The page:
Cognitive Reflection

Hello everyone, let’s talk about cognitive reflection. Or if you’ve seen the click baity titles along the lines of “a Test that 70% of Harvard Students Failed”.

The past few Random Rambling topic has been quite heavy so I thought I want to do something a little lighter.  Well, I guess the topic itself is not that easy to consume, but it’s not something personal? I guess that’s the way to say that? Anyway, let’s jump into the topic at hand.

The Cognitive Reflection Test is a simple three question test. Here are the questions:

  1. A bat and a ball cost $1.10 in total. The bat costs $1.00 more than the ball. How much does the ball cost? _____ cents

  2. If it takes 5 machines 5 minutes to make 5 widgets, how long would it take 100 machines to make 100 widgets? _____ minutes

  3. In a lake, there is a patch of lily pads. Every day, the patch doubles in size. If it takes 48 days for the patch to cover the entire lake, how long would it take for the patch to cover half of the lake? _____ days

It was designed by Shane Frederick in 2005 and suggests that humans have two general types of cognitive activity which he calls system 1 and system 2.

System 1 is an instinctive, effortless and quick system. It allows us to do simple mathematical calculations quickly. It is also the same thing that allows us to recognize faces and patterns. For example we know what follows 2, 4, 6 is 8. This is also the system that our brain uses by default. It is easy and comfortable but if unaware can end up with someone making some horrible decisions.

System 2 is the system which is slower, but more reflective and effortful. It’s the system that allows us to solve complex logical problems. This system is triggered when we doubt our first conclusions, therefore we start to reflect on our cognitive function. For example, when you sense something is wrong with your initial answer (like that doubt that’s creeping into your mind as you check your answers to those three questions again) or when something looks foreign and unfamiliar.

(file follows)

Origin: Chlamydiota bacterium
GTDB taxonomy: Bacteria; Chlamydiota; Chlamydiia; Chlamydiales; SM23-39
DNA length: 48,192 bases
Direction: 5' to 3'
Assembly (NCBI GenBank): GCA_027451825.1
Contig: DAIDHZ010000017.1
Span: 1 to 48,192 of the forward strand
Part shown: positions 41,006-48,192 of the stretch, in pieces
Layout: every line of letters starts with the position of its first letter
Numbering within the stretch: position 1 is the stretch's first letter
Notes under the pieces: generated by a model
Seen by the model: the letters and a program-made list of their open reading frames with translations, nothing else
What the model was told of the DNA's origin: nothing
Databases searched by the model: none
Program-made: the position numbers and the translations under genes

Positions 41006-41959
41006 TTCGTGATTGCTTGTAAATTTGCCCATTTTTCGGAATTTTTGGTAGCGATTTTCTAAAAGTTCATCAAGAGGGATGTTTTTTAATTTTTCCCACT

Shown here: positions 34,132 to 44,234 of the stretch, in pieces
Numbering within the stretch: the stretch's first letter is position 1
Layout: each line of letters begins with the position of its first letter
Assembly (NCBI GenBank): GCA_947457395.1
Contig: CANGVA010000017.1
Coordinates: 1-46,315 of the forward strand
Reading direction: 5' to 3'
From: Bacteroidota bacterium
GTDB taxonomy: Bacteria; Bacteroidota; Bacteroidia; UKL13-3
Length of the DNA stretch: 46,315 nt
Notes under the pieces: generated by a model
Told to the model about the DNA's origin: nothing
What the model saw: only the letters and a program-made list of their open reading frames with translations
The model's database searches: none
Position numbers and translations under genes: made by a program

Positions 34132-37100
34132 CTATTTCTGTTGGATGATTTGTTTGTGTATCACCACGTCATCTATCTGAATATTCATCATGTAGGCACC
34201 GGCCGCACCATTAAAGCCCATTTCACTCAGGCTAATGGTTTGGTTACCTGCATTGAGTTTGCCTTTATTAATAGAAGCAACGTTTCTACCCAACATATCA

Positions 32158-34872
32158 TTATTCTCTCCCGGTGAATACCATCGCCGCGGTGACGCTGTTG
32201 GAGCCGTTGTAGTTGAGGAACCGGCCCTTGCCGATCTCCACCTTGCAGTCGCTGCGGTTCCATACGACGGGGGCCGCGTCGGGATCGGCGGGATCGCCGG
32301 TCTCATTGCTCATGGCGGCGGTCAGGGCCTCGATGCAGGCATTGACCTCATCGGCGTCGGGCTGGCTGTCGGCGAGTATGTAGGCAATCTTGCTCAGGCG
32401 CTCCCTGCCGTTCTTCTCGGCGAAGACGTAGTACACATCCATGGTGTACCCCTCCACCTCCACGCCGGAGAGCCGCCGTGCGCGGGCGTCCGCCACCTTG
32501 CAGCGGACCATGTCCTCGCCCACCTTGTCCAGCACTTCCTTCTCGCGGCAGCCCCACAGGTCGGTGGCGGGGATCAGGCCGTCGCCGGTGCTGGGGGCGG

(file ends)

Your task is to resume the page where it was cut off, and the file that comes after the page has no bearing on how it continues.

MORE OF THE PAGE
So if your answers to the questions were 10 cents, 100 minutes and 24 days, you’re engaging System 1 in solving the problems. (Which frankly is understandable. You’re reading a blog post, not an exam paper.)

But if your answers were 5 cents, 5 minutes and 47 days, you’ve engaged System 2! (And thank you for paying so much attention while reading this post :D)

So now that you know that, so what? Nothing much really. It’s just a fun fact to know and keep in mind when you’re thinking about stuff. For example, when you’re editing your blog post, you can switch fonts to help engage System 2 in order to better identify flaws and typos.

Here’s the full paper on cognitive reflection: http://pubs.aeaweb.org/doi/pdfplus/10.1257/089533005775196732

And here’s a video discussing it, if you’re not into academic papers: https://www.youtube.com/watch?v=OZal6R895VM

And that’s all from me. Hope you have a nice day!

 

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8 thoughts on “Cognitive Reflection

  1. Ooh I love this kind of stuff so much! My immediate thought was the obvious answers, but then a couple seconds later I started doubting myself and I tried to come up with other options. I didn’t end up getting the second answers because I’m terrible at maths and problem solving 😂 but it’s all so interesting!! Definitely going to check out that video you posted 😊

    Liked by 1 person

    • Thanks! Glad you loved it! I think most of people uses System 1 most of the time and only switch gears to System 2 when the brain says “hey, you should pay more attention to this!” I was totally fooled by it the first time too.

      Liked by 1 person

  2. Really interesting! I turned out to be System 2…and that probably explains why I’m terrible at making decisions. I tend to re-think and over-think things, and then I usually end up doubting myself anyway!

    Liked by 1 person

    • System 2 also means you’re generally more attentive to things too! So that could mean that decision might be harder to make, but that can be caused by paying attention to more details to make better decisions.

      Liked by 1 person

  3. That’s really interesting that someone has come up with some academic terms for something I think many people would just call “being bad at math.” :p I had serious flashbacks to middle school and high school looking at these problems. Isn’t the number 1 trick just going, “Oh, it’s one of those problems that looks deceptively easy. Time to break out the algebra so I get it right”?

    Liked by 1 person

    • Haha. I think it’s not so much being bad at maths as just being careless and not paying attention to the question and figure out the tricky parts. “When in doubt, break out the algebra” sounds like a good way to handle it.

      Liked by 1 person

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